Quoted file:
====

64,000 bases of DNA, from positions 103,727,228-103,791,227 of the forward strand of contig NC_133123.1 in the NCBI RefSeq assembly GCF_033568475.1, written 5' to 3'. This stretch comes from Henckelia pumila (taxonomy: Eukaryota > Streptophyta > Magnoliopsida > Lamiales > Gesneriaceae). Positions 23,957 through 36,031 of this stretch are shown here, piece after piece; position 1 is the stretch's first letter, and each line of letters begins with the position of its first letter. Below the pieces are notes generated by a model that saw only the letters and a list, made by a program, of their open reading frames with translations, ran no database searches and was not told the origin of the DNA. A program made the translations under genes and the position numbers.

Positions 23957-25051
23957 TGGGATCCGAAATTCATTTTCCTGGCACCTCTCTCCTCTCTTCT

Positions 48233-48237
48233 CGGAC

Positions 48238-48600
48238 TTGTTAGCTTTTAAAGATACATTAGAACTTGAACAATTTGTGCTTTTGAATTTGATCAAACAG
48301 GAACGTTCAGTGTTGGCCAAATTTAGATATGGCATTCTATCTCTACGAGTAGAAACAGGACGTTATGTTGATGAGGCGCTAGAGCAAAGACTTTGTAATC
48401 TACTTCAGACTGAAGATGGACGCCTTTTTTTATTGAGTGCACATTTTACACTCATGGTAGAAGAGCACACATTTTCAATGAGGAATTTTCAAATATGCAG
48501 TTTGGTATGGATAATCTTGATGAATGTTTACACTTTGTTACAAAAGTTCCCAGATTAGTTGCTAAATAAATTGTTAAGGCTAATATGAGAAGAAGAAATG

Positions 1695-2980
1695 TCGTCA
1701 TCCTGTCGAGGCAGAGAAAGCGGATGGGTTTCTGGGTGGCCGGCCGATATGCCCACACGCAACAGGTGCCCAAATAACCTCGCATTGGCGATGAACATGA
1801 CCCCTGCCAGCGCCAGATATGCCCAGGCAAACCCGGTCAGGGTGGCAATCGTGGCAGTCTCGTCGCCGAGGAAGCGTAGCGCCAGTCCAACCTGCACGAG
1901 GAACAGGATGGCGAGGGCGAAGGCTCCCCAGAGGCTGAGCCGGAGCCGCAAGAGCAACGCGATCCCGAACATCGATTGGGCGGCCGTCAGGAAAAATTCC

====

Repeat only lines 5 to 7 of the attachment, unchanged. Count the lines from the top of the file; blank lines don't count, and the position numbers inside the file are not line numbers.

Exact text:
48233 CGGAC

Positions 48238-48600
48238 TTGTTAGCTTTTAAAGATACATTAGAACTTGAACAATTTGTGCTTTTGAATTTGATCAAACAG